King's Lynn Skip Hire

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Guild hall in Kings Lynn 02

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Factfile for Kings Lynn:

Location of Kings Lynn: Norfolk, Eastern England, Eastern England, UK.

Kings Lynn Post Code: PE30

Dialling Code for Kings Lynn: 01553

Kings Lynn Population: 42,800 (Census of 2011)

Kings Lynn Ordnance Survey Map Reference: TF62390

At first named Lynn or Lin (and later as Bishop's Lynn), the busy market town of King's Lynn in Norfolk was during the past among the most significant ports in Britain. The town currently has a population of approximately 42,800 and attracts a fairly large amount of sightseers, who head there to absorb the historical past of this attractive town and to delight in its numerous excellent tourist attractions and live entertainment events. The name of the town is taken from the Celtic term for "lake or pool" and no doubt refers to the fact that this place used to be covered by a sizable tidal lake.

The town lays near the Wash in North-West Norfolk, that big chunk from the east coast of England where in 1215, King John supposedly lost all his gold treasures. He had been treated to a feast by the landowners of Lynn (as it was called at this time), then a thriving port, but was engulfed by a significant October high tide as he headed west over treacherous marshes towards Newark and the treasures were lost on the mud flats. A short while afterwards, King John died of a surfeit of lampreys (or a surfeit of peaches), based on which report you believe. Currently the town is a natural hub, the main town for commerce between East Anglia and the Midlands, the train terminus of the London, Cambridge, Ely main line, and a bridge which connects 'high' Norfolk heading towards the city of Norwich in the east, and 'low' Norfolk, the flat marsh and fen lands south of the Wash.

Kings-lynn-river-great-ouseThe royal associations of King's Lynn happen to be stronger in these modern times compared to the times of King John. Several miles in the direction of the north-east is Sandringham House, one of the Queen's exclusive estates and a prime tourist attraction. King's Lynn itself is established primarily on the east bank of the River Great Ouse estuary. The majority of the roads near the river, primarily the ones close to the twin towers of the St Margaret's Church, are much as they were several centuries ago.

If you are searching for a focal point in the town then it is the ancient Tuesday Market Place , certainly in the past few years given that the Corn Exchange has been transformed into a leading centre of entertainment. A lot of the buildings around the Tuesday Market Place are Victorian or even earlier than this. These include the eye-catching Duke's Head Hotel, erected in 1683, and a grade II listed building ever since 1951, the Corn Exchange (1854) and the Globe Hotel (originally put up in 1650).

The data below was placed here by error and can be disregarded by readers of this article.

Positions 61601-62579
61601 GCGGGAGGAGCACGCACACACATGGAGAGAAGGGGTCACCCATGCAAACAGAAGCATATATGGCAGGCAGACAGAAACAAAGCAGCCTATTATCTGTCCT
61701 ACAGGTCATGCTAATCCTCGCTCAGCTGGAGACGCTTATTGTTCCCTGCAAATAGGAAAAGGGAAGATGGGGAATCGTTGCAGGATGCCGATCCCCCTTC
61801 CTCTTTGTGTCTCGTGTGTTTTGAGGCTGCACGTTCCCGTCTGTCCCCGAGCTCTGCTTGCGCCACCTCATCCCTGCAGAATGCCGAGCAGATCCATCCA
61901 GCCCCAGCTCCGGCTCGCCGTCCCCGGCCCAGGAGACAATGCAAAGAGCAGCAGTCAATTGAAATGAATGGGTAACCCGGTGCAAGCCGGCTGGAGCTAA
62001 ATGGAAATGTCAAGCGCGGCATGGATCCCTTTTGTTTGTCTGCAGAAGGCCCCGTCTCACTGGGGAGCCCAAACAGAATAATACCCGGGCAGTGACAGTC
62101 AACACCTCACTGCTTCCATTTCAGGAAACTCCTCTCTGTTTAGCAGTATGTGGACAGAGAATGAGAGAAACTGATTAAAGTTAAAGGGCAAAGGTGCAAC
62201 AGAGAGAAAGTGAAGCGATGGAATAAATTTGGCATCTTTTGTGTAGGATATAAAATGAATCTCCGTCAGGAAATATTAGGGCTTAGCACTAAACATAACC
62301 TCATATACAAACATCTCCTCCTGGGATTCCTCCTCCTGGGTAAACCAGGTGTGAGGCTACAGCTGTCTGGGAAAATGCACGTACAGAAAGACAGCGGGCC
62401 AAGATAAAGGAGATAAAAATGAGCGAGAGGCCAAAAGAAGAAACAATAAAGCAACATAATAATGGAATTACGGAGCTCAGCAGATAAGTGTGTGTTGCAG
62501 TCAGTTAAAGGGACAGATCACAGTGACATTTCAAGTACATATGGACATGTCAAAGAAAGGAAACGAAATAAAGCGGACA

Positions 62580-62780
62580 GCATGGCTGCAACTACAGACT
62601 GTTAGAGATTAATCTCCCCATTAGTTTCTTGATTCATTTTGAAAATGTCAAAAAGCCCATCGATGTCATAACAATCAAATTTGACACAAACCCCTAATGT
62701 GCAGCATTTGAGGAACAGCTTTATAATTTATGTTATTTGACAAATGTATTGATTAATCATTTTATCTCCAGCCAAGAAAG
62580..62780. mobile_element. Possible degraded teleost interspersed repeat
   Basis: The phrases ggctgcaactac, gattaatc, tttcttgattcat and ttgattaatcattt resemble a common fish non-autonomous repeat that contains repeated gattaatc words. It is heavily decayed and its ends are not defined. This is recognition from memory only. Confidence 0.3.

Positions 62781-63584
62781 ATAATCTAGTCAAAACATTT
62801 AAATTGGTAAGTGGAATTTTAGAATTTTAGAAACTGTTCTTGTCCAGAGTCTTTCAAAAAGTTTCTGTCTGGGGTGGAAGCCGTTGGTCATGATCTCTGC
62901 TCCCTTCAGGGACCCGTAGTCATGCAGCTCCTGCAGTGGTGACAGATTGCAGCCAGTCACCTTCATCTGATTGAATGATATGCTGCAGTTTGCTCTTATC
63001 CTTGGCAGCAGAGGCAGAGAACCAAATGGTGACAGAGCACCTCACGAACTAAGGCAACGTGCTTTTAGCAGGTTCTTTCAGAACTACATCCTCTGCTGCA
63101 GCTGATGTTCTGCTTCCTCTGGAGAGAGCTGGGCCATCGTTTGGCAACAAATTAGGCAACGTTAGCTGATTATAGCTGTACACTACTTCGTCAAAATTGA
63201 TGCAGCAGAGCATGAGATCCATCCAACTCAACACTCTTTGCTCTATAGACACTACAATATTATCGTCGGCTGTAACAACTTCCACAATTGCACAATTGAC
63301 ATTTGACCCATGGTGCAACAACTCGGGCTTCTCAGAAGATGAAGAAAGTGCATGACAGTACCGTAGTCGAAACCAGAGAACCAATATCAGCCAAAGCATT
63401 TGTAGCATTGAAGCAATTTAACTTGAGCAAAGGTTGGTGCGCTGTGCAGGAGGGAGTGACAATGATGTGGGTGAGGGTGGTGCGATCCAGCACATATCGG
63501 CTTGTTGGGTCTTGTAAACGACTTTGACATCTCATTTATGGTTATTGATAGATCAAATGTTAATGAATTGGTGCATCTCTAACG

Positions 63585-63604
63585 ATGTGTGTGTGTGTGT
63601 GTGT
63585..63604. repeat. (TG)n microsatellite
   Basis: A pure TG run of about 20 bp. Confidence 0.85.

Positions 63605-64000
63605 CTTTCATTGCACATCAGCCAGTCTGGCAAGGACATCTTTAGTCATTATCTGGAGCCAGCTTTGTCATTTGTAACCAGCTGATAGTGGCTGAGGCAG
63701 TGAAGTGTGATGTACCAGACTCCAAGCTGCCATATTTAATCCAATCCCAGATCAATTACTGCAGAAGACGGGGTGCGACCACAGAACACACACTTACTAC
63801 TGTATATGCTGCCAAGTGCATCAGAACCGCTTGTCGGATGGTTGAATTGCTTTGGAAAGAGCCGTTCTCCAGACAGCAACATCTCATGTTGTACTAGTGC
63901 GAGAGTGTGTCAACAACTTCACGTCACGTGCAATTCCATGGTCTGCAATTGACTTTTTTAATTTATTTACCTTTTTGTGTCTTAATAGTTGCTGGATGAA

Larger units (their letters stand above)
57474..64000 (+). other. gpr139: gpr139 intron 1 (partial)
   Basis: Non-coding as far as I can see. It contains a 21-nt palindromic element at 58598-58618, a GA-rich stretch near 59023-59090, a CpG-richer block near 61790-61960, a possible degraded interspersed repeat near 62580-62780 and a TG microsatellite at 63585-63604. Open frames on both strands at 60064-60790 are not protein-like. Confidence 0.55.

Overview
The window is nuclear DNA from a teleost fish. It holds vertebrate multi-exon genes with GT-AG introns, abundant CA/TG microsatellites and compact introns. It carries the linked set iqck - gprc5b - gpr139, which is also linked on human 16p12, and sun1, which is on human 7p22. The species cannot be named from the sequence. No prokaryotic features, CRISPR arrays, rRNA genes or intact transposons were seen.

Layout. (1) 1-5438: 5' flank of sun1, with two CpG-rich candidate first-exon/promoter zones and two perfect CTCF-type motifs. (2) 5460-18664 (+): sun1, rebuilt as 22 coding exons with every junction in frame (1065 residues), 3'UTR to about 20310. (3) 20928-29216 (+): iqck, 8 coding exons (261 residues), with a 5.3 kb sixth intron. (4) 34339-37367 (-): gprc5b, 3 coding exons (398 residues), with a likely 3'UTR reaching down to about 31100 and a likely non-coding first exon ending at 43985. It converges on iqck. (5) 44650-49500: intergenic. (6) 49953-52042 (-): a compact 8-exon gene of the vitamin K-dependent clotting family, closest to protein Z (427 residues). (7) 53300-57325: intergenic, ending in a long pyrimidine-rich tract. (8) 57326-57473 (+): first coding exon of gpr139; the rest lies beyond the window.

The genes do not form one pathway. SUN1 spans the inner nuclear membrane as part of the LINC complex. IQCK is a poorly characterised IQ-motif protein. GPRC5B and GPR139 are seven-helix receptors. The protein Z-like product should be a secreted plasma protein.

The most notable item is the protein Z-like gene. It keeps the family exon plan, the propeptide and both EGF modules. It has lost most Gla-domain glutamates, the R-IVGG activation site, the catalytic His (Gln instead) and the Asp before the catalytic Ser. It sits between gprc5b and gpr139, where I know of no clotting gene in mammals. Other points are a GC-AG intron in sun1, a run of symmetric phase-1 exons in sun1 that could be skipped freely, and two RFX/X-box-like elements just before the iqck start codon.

The History of King's Lynn Norfolk - In all likelihood at first a Celtic settlement, and without doubt settled in the Saxon period it was identified just as Lun in the Domesday Book (1086), and owned by Bishop Almer of Elmham. The town was only called King's Lynn during the 16th century, and had at first been known as Bishop's Lynn (and merely Lynn prior to that), the Bishop's aspect of the name was administered simply because it was at that time the property of a Bishop, who set up a Benedictine priory there in the late 11th century, and it was this Bishop who initially allowed the town the legal right to hold a street market in 1101. It was furthermore at approximately this time period that the first Church of St Margaret was erected.

Bishop's Lynn slowly developed into a key trading centre and port, with products like grain, wool and salt exported via the harbour. By the fourteenth century, it was among the primary ports in Britain and a lot of commerce was done with the Hanseatic League (Germanic and Baltic merchants), and the Hanseatic Warehouse in St Margaret's Lane being erected for them in the late 15th century.

The town withstood a couple of significant misfortunes during the fourteenth century, firstly in the form of a severe fire which impacted a lot of the town, and the second by way of the Black Death, a horrific plague which claimed the lives of around half of the town's occupants in the time period 1348 and 1349. In 1537, at the time of Henry the Eighth, the town came under the control of the king rather than the bishop and was consequently referred to as King's Lynn, one year after this the King also closed down the Benedictine Priory during his Dissolution of the Monasteries (1536 to 1541).